"Look Back to Look Forward: 50 Years of the Irish in Britain" is an oral history project telling the stories of Irish people who have emigrated to Britain over the past half-century.
The free exhibition opened at the Irish Cultural Centre in Hammersmith on Wednesday, November 1, and will travel to spots in Liverpool, Leeds, and Birmingham later in the month.
"Look Back to Look Forward: 50 Years of the Irish in Britain" is also available to view as an online exhibition.
The exhibition, which is organized by the Irish in Britain charity in celebration of its 50th year, helps to document and preserve the life stories of people of Irish heritage living in Britain over the past 50 years.
The project aims to educate the public on migration and the modern history of Britain and Ireland and additionally aims to allow future generations to learn about the experience of the Irish in Britain.
It also charts the progress of the Irish in Britain, highlighting how the Irish went from a widely discriminated-against group in the 1960s and 1970s to the highest earning of all ethnic groups in the UK in 2021.
The "Look Back to Look Forward: 50 Years of the Irish in Britain" exhibition features 50 oral histories from Irish ex-pats living in Britain,
Ahead of the launch of the exhibition, Irish in Britain shared some of the interviews recorded by its volunteer oral historians.
In this interview, Maureen Heaney, Patsy Jordan, and Alice Delahunty reminisce about traveling from Ireland to settle in Newcastle, and what the Tara Club meant to them.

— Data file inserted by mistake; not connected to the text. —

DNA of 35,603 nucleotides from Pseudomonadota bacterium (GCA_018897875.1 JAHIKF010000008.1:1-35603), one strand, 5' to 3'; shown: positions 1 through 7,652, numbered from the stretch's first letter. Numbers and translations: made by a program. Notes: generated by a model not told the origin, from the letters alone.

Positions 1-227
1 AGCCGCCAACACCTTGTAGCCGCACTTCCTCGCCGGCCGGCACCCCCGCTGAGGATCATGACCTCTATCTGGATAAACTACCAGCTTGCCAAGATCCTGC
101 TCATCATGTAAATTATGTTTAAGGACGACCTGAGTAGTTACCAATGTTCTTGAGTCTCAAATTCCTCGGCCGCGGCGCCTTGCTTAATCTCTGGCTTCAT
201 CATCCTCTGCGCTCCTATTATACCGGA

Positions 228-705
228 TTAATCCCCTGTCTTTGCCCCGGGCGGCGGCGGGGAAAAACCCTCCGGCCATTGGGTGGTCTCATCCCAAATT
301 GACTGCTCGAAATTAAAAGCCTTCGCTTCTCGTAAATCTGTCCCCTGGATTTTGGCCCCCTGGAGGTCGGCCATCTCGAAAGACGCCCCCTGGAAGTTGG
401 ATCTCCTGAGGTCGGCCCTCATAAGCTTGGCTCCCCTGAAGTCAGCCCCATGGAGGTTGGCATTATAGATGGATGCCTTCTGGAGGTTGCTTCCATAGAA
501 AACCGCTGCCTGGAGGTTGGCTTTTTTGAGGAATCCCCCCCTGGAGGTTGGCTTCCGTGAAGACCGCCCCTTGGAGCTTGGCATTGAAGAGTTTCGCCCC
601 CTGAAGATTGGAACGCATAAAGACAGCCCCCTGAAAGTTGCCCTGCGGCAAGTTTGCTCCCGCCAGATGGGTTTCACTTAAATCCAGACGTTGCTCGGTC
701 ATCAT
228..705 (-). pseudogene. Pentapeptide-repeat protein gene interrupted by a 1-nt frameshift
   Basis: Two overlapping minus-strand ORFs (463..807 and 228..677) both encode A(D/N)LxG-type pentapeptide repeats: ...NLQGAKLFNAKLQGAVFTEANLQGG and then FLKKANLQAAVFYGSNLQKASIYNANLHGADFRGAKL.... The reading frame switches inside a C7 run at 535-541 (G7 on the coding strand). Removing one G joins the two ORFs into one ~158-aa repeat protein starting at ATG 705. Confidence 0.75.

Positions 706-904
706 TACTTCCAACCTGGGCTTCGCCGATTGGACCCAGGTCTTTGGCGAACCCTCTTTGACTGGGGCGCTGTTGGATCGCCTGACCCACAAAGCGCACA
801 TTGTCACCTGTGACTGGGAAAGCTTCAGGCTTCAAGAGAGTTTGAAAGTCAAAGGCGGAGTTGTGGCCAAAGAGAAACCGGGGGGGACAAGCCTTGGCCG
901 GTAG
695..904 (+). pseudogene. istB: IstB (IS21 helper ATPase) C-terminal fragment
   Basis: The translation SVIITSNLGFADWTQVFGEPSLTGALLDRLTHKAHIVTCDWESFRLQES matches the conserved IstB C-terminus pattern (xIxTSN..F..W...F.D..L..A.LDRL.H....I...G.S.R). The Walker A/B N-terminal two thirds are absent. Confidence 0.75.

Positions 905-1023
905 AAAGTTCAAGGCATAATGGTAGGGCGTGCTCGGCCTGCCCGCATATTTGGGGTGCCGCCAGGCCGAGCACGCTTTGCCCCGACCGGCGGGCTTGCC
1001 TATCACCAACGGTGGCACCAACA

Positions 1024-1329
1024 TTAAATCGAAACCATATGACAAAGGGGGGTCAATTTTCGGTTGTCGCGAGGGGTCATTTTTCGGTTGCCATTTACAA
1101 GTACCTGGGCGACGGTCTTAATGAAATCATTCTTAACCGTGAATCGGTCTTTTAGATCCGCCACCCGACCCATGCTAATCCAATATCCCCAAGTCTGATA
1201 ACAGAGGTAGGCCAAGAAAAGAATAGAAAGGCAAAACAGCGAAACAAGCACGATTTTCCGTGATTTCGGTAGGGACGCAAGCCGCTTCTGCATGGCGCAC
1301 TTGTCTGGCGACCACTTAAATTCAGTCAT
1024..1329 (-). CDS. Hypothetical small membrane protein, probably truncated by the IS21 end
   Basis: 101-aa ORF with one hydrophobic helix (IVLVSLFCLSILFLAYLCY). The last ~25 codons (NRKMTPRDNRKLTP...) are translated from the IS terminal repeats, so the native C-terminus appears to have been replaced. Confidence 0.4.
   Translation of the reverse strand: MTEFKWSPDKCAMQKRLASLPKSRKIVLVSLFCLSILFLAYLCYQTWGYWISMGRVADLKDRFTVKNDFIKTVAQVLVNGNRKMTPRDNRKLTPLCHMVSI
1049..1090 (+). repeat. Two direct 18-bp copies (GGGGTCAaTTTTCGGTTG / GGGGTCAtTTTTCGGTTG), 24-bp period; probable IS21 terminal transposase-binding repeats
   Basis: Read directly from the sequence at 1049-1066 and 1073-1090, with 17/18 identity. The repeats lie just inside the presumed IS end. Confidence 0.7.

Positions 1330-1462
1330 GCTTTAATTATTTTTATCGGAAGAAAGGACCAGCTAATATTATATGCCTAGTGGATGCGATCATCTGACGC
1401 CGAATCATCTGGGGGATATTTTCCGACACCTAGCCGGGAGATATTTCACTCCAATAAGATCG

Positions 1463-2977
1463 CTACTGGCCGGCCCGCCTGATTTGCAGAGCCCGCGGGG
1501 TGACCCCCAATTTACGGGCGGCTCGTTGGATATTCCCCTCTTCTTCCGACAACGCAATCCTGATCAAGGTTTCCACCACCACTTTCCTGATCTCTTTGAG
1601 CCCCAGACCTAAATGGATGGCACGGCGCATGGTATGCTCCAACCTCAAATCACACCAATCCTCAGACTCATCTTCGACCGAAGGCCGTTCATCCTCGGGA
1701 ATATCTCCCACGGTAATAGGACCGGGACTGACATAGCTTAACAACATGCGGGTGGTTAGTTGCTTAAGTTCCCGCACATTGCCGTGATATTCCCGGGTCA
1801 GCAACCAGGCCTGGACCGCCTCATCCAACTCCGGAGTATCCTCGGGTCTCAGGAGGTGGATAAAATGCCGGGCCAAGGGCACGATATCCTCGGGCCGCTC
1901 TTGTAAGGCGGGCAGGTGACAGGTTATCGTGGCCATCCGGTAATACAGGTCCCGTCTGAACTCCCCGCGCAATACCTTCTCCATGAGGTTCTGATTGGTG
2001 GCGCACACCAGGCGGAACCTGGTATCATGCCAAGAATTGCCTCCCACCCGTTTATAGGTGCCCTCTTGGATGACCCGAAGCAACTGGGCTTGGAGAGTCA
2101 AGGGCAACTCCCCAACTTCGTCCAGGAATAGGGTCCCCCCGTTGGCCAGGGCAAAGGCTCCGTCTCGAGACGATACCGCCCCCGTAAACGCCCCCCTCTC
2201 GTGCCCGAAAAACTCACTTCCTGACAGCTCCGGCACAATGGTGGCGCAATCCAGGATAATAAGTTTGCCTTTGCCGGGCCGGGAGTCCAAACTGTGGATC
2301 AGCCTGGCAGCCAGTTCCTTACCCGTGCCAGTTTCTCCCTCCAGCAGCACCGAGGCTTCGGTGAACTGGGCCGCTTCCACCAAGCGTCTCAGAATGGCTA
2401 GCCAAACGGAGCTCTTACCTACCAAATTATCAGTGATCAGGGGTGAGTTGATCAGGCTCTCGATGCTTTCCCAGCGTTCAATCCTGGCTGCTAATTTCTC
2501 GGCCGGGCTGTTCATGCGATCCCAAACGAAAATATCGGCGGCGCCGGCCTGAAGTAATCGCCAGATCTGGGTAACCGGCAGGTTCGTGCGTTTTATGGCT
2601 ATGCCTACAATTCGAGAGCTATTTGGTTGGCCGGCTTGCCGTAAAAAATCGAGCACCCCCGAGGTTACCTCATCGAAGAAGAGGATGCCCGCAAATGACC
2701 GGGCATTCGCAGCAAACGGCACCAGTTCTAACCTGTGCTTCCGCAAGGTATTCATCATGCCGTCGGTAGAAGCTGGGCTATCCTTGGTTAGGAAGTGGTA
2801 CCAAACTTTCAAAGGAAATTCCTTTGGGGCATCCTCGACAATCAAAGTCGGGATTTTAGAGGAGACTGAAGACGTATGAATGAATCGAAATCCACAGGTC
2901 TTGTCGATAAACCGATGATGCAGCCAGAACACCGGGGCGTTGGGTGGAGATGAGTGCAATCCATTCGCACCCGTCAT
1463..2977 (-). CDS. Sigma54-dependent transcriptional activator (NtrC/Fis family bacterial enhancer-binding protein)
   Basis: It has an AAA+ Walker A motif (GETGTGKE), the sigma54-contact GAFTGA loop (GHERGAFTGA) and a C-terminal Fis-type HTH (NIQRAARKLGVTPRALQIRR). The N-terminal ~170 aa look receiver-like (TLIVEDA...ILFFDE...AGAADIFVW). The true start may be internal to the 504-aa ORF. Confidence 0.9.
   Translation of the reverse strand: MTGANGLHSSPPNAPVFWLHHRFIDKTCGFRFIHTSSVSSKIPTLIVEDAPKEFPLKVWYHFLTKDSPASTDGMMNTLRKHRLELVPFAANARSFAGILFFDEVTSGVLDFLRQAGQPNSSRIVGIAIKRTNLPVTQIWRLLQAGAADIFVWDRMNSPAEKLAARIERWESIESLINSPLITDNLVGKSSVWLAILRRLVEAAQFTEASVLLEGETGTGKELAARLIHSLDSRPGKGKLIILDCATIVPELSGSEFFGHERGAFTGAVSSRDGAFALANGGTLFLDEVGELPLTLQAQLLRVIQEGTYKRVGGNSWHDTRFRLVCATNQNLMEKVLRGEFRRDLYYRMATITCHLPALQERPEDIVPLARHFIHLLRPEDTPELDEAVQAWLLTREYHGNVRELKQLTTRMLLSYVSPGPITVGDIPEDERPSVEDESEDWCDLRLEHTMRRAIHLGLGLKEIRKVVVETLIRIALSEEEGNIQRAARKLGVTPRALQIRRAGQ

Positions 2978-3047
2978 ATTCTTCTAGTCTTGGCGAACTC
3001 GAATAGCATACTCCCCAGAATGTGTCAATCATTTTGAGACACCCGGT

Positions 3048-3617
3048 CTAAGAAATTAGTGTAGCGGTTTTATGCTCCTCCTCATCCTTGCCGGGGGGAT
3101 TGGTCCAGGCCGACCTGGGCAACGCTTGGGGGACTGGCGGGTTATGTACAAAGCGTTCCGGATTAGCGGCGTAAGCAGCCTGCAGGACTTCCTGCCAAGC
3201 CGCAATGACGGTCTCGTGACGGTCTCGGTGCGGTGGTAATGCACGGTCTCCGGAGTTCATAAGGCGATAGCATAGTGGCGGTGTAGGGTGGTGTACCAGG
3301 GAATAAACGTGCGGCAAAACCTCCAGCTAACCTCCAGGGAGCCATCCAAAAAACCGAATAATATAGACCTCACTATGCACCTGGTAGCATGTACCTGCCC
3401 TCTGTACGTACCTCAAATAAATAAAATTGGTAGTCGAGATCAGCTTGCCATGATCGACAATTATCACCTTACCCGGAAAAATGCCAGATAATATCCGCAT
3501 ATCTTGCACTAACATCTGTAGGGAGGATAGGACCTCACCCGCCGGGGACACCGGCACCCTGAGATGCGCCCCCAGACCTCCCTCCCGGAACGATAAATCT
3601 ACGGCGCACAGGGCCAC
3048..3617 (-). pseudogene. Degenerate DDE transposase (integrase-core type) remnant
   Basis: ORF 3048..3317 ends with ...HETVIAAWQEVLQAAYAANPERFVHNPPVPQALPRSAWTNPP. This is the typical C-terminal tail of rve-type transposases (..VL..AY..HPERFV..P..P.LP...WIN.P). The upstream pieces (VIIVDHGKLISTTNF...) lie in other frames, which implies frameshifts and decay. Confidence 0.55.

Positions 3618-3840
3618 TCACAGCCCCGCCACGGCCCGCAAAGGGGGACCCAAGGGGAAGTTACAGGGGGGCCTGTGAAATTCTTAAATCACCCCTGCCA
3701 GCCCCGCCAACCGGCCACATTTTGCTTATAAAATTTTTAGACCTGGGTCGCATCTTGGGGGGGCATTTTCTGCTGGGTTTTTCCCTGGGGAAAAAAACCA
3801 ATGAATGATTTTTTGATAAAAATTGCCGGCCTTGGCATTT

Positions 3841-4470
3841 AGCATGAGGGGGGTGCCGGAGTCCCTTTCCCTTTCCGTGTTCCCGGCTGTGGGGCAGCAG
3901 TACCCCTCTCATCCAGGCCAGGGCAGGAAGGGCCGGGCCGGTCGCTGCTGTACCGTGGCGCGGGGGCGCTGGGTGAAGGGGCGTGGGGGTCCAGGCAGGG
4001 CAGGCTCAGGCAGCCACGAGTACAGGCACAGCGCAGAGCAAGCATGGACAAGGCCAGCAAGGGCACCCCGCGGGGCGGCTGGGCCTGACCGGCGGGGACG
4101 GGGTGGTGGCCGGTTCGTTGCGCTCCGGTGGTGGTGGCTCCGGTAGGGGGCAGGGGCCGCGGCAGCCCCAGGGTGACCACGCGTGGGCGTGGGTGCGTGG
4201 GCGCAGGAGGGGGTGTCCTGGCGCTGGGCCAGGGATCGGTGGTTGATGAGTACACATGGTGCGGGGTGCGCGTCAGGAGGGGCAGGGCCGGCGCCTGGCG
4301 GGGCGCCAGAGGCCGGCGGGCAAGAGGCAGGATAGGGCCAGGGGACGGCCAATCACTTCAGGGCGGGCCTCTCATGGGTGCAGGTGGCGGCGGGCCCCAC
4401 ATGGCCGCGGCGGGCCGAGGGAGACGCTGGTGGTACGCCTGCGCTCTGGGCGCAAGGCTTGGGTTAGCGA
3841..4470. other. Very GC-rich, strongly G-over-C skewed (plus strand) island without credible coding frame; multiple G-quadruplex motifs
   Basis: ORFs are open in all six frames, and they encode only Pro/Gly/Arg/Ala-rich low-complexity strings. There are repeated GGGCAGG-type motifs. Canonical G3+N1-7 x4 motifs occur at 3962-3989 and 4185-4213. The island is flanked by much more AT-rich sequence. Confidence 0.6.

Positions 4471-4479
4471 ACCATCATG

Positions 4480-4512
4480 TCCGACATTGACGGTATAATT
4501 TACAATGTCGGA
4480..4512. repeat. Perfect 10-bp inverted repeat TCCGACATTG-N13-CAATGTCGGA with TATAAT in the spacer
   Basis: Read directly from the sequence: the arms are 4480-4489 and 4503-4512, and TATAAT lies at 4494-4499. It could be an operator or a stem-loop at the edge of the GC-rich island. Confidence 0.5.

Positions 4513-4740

In this video, Co Leitrim native Pat Salmon, who moved to London in the 1960s, discusses managing the bar at the Portsmouth Irish Club and nights out at the Galtymore in Cricklewood.
In another, John Giltenan, from the Council of Irish Counties (CICA), London describes the send-off his neighbors gave him when he left Limerick 35 years ago.
Bea said in part: "Irish people have helped build Britain; its communities, cultures, roads, music, arts, health services, entertainment.
"I am over the moon to know that these stories are getting acknowledged."
According to RTÉ, the project also includes testimonies from Breda Power, the daughter of Billy Power, one of the Birmingham Six, and a woman who was instrumental in organizing gay and lesbian cèilidhs in London.
Many contributors note that the signing of the Good Friday Agreement in 1998 was a transformative moment for the Irish community in Britain.
Irish comedian Dara Ó Briain, who is a patron of the Irish Cultural Centre, told RTÉ that the Irish have become "woven" into British society over the past 50 years.
"It's actually very much not remarked upon, which is such a journey from no blacks no dogs no Irish in the 60s, that to arrive over as an Irish person is almost neutral," Ó Briain told RTÉ.